Integrating livestock into farming systems also offers economic benefits for farmers. By diversifying their operations to include both crops and livestock, farmers can spread their financial risk and increase their resilience to market fluctuations. Livestock can also provide an additional source of income through the sale of meat, dairy, and other animal products.

Moreover, livestock can serve as valuable partners in pest and weed management. For example, chickens can be used to control insect pests in orchards and vineyards, while goats are excellent at clearing brush and weeds in pasture and forested areas. By harnessing the natural behaviours of these animals, farmers can reduce their reliance on chemical pesticides and herbicides, thereby minimising their environmental impact.

In addition to their role in soil health and pest management, livestock can also contribute to the overall sustainability of farming systems by closing nutrient loops. By feeding livestock on-farm-grown feed and utilizing their manure as fertilizer, farmers can reduce the need for imported inputs and minimize nutrient runoff into waterways.

How Our Farmers Integrate Livestock

All our farmers practice holistic planned grazing, in slightly different ways, depending on the livestock they are working with, and the layout, soil type and rainfall they receive.  
Kent and Warren- Beef

Kent, Warren and Ian all rotate their cattle throughout their pasture to promote the growth of annual and perennial forbes and grasses.  

Cows rotating through pasture
Annual and perennial Forbes and grasses
Annual and perennial Forbes and grasses
Blythe and Gregg at Runnymede

Blythe also added egg laying chickens into her rotation with the cattle, where they add a different manure to the pasture, and have different grazing and foraging benefits that complement the cattle.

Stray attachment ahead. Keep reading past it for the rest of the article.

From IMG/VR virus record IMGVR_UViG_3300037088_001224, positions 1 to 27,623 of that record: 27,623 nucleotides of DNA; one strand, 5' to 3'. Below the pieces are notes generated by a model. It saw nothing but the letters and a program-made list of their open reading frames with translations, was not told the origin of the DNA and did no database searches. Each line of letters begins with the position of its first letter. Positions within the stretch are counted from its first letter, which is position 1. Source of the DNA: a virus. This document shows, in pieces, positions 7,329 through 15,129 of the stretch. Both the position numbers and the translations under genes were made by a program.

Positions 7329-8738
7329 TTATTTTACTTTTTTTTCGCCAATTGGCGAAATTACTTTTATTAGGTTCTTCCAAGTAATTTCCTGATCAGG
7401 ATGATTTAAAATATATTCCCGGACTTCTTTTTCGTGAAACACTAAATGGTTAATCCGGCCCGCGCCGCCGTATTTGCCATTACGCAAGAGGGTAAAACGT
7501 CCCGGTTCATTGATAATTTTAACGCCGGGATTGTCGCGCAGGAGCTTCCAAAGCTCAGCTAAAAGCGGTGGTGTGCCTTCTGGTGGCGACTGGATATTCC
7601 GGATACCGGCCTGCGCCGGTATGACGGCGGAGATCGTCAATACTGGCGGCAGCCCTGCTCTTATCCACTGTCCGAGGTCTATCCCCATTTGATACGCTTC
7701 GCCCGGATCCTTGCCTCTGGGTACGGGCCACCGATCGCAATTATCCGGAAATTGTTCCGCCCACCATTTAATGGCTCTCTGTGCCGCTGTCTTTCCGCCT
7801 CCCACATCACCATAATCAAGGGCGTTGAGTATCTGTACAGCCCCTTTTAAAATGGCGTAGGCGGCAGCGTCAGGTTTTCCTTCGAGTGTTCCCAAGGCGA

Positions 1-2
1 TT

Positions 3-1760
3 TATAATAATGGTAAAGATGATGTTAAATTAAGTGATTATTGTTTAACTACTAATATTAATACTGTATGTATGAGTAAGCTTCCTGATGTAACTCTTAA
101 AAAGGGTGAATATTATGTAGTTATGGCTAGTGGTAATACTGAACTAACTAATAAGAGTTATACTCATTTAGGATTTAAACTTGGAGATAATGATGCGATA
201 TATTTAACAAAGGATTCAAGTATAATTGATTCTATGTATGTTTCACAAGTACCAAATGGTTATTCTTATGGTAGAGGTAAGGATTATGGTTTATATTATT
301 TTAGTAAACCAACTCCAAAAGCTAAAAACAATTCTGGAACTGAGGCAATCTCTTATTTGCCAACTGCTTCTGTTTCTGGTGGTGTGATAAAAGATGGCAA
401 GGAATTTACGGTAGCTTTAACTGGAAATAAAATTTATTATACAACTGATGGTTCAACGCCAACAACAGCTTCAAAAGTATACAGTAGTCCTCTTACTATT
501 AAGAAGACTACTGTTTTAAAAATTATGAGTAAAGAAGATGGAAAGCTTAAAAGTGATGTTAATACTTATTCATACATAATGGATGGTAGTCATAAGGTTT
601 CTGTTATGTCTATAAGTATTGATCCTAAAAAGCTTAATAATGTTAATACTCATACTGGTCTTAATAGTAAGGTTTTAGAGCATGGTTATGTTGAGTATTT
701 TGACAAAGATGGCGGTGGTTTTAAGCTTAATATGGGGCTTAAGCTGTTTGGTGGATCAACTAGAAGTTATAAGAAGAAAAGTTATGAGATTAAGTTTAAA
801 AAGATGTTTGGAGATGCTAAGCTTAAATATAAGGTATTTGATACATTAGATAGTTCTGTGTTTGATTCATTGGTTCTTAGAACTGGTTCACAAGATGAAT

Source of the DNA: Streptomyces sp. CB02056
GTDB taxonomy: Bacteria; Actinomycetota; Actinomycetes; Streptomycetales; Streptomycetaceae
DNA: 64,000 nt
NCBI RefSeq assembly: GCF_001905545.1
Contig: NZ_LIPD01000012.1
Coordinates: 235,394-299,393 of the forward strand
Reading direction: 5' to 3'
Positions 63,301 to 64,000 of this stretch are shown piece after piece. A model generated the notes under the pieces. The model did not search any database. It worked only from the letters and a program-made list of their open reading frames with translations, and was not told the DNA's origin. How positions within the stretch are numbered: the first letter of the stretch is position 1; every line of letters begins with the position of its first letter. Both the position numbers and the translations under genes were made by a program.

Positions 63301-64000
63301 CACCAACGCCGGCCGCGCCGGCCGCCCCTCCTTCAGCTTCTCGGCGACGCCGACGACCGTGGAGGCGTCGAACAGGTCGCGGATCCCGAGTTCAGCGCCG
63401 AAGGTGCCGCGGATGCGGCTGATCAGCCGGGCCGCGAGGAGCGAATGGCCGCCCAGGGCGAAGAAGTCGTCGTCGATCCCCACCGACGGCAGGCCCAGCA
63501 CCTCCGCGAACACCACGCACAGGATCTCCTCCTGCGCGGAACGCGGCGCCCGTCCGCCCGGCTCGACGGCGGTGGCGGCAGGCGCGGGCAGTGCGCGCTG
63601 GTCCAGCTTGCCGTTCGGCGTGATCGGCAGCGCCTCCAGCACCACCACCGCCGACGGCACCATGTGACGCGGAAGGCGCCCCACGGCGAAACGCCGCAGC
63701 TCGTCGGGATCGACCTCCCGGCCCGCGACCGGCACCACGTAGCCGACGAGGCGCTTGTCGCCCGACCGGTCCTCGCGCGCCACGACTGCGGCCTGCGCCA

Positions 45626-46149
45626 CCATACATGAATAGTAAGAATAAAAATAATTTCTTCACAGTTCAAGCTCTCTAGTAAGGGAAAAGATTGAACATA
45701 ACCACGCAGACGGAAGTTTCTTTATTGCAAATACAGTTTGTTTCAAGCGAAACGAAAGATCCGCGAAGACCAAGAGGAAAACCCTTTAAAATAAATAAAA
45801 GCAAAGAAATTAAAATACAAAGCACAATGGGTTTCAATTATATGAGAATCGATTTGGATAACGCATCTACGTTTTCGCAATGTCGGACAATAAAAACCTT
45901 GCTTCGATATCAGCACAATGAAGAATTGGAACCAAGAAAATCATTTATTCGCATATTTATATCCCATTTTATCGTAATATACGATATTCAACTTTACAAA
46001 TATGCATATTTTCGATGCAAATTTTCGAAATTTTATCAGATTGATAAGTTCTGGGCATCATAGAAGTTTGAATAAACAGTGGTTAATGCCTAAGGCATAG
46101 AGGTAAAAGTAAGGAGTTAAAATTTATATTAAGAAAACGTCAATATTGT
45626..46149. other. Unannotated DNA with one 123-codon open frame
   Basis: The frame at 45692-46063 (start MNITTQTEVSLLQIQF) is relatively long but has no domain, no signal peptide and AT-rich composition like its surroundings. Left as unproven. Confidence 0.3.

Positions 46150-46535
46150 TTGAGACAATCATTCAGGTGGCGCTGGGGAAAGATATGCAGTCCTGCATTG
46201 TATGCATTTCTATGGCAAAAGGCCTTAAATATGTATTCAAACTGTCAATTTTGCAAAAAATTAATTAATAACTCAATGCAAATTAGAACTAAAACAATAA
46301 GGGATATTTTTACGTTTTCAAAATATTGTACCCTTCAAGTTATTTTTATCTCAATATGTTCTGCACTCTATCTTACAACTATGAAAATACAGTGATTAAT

chicken at Blythe
Col at Green Range Lamb

Col moves his sheep in a similar way, where his sheep are ideally suited to the steeper slopes at green Range.   

Sheep at Green Range
Sam- Rosa's Ridge, and Ewen at Unison Farm

Sam and Ewen use mobile chicken chalets for their meat birds, which provide more protection for the chickens form the elements and from predators, which providing very dense grazing on the pasture to optimize the effect the chickens can have on regenerating their pasture.  

Holistic grazing at Ewen
Chickens at Ewen
Steve and Jamie- Oats

Steve and Jamie use sheep in their cropping rotation, adding pasture phases that improve soil health, whilst utilizing sheep to clean up weeds, spilt lupins and extra stubble.

Sheep clean up weeds, split lupins and extra stubble
Bryan at Yanmah Pork
Bryan is working on the diversity of his pasture with his sow pigs, and establishing pasture for his grower pigs.
Pigs  at Yanmah

It's essential to recognize that successful integration of livestock into farming systems requires careful planning and management. Farmers must consider factors such as animal welfare, grazing patterns, and herd health to ensure the well-being of both the animals and the environment.

Integrating livestock into farming systems is a fundamental principle of regenerative agriculture with numerous benefits for soil health, biodiversity, farmer livelihoods, and ecosystem resilience. By harnessing the natural behaviors of animals and working in harmony with nature, farmers can create more sustainable and resilient food systems for future generations.

‘Regenerative agriculture is an ecological approach to farming that allows landscapes to renew themselves.’